Twitter Now Prompts Users To Revise ‘Harmful Replies’

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Trolls beware. Twitter releases feature that will deliver a ‘reconsider prompt’ for users, if they trying to tweet something nasty or mean

Twitter continues its effort to clean up the toxic atmosphere on its platform, with the deployment of a feature it has been testing for the best part of a year.

This time last year Twitter began giving users a chance to rethink an offensive or hurtful reply to a tweet, by testing a prompt for users when they reply to a tweet using “harmful language.”

That experiment came after Twitter in January 2020 warned it would experiment with limiting replies to a user’s tweet, in effort to combat online abuse.

Rethinking replies

The way the new feature that was being tested works is when a user hits “send” on their reply, they will be told if the words in their tweet are similar to those in posts that have been reported, and asked if they would like to revise it or not.

This, Twitter hopes, will give users a chance to rethink or reconsider their potentially mean or nasty reply when things get heated.

Now a year later Twitter in a blog post has confirmed it is rolling out the feature to English-speaking Android or iOS users, that automatically detects mean replies and prompts people to review it before sending them.

Users will have three options when faced with this prompt – tweet as is, edit or delete.

“People come to Twitter to talk about what’s happening, and sometimes conversations about things we care about can get intense and people say things in the moment they might regret later,” Twitter blogged. “That’s why in 2020, we tested prompts that encouraged people to pause and reconsider a potentially harmful or offensive reply before they hit send.”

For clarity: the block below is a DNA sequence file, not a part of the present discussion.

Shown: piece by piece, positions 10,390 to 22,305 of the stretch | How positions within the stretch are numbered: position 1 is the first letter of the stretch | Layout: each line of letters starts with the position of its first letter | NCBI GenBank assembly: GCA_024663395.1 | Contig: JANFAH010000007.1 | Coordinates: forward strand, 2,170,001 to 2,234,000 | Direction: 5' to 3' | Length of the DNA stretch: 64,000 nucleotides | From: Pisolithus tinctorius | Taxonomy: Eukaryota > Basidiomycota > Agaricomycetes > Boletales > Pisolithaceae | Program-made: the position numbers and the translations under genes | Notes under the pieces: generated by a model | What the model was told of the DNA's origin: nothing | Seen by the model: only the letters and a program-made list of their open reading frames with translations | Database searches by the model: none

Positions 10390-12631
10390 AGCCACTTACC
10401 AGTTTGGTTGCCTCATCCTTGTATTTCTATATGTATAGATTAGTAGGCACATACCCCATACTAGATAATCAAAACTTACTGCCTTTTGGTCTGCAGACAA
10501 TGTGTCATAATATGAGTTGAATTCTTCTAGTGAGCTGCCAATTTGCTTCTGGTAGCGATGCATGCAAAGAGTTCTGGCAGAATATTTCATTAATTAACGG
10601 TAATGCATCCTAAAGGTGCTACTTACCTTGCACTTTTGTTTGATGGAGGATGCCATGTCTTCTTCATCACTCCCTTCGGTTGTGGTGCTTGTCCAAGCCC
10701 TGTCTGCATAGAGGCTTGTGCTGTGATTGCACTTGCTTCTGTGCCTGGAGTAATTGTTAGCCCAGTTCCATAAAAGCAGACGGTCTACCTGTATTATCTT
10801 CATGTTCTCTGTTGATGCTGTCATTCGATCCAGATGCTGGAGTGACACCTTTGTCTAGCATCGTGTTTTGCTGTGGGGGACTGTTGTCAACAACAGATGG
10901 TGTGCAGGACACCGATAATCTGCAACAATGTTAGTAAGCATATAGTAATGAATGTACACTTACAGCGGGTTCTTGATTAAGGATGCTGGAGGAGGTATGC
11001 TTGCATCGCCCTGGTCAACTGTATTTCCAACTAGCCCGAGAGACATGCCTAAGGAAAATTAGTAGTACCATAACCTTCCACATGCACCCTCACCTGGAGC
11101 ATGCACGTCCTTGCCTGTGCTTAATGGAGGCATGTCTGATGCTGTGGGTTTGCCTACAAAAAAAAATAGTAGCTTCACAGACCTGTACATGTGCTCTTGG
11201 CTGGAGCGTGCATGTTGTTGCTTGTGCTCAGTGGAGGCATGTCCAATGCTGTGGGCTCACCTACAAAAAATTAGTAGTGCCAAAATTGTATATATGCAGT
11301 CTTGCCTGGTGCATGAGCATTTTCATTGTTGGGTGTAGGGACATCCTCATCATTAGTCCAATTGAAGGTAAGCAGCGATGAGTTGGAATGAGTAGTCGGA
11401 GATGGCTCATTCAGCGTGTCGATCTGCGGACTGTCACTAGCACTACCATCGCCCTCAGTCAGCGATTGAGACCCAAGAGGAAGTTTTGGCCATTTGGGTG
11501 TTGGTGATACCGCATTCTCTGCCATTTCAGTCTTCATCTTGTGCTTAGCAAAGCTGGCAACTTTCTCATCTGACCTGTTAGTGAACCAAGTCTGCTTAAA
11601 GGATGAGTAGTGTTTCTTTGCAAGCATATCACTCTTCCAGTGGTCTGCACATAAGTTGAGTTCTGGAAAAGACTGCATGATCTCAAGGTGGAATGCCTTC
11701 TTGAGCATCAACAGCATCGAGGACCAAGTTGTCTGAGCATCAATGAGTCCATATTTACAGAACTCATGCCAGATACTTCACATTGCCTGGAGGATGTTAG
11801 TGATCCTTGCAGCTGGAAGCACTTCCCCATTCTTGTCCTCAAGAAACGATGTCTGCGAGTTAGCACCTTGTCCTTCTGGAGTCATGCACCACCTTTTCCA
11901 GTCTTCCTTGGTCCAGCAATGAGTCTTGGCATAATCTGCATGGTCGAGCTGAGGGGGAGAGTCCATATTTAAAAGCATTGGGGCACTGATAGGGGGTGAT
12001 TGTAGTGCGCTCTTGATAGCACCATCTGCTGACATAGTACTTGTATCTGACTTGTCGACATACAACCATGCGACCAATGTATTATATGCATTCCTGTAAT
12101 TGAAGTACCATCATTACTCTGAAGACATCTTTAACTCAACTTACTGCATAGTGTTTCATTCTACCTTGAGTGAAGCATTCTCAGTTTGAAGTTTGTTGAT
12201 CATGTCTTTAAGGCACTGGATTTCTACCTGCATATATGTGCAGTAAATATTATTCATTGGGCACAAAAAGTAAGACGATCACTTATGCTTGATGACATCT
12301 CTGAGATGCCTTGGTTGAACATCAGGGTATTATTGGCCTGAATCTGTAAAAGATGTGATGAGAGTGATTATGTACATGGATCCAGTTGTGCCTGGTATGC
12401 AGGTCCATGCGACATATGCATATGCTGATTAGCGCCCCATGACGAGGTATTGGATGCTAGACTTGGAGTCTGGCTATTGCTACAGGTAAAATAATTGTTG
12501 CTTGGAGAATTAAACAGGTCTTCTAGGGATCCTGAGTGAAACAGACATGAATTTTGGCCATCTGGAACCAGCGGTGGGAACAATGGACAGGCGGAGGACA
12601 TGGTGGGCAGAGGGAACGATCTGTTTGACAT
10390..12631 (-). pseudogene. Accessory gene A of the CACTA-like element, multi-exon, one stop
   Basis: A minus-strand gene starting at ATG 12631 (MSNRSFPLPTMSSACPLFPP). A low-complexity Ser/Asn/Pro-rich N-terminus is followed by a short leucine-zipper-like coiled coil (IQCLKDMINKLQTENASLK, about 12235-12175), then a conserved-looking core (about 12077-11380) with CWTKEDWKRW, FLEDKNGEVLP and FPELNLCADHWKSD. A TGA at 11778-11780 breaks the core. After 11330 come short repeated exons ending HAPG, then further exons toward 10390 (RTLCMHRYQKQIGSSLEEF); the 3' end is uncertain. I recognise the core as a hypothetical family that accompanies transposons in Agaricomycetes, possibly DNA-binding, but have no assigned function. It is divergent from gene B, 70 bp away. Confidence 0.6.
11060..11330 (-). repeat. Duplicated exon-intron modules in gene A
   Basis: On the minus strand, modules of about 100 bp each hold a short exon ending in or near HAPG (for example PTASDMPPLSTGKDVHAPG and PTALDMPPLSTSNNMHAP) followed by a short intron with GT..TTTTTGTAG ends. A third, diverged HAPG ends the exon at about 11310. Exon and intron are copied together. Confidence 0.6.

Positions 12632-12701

“Based on feedback and learnings from those tests, we’ve made improvements to the systems that decide when and how these reminders are sent,” it wrote. “Starting today, we’re rolling these improved prompts out across iOS and Android, starting with accounts that have enabled English-language settings.”

Twitter said it is seeking to get people to reconsider insults, strong language, or hateful remarks.

The microblogging service said its testing of the feature, resulted in people sending less potentially offensive replies across the service, and improved behavior on Twitter.

Twitter found that if prompted, 34 percent of people revised their initial reply or decided to not send their reply at all.

And it also found that after being prompted once, people composed, on average, 11 percent fewer offensive replies in the future.

And if prompted, people are less likely to receive offensive and harmful replies back.

Going forward Twitter said it will continue to explore how prompts – such as reply prompts and article prompts – and other forms of intervention can encourage healthier conversations on Twitter.

Toxic atmosphere

The move follows previous attempts by Twitter to ease the toxic atmosphere and comments the microblogging website is unfortunately famous for.

In May 2020 Twitter tested ‘new conversation settings’ that will allow users to limit who can reply to their tweets. Twitter said that it is looking into the feature, because “unwanted replies make it hard to have meaningful conversations.”

Co-founder and chief executive officer (CEO) of Twitter Jack Dorsey in April 2019, said he wanted to change the platform and move “away from outrage and mob behaviour and towards productive, healthy conversation.”

One of those measures to stop its platform being used to distort the political landscape for example, saw Twitter in November 2019 ban all political advertising worldwide.

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Author: Tom Jowitt
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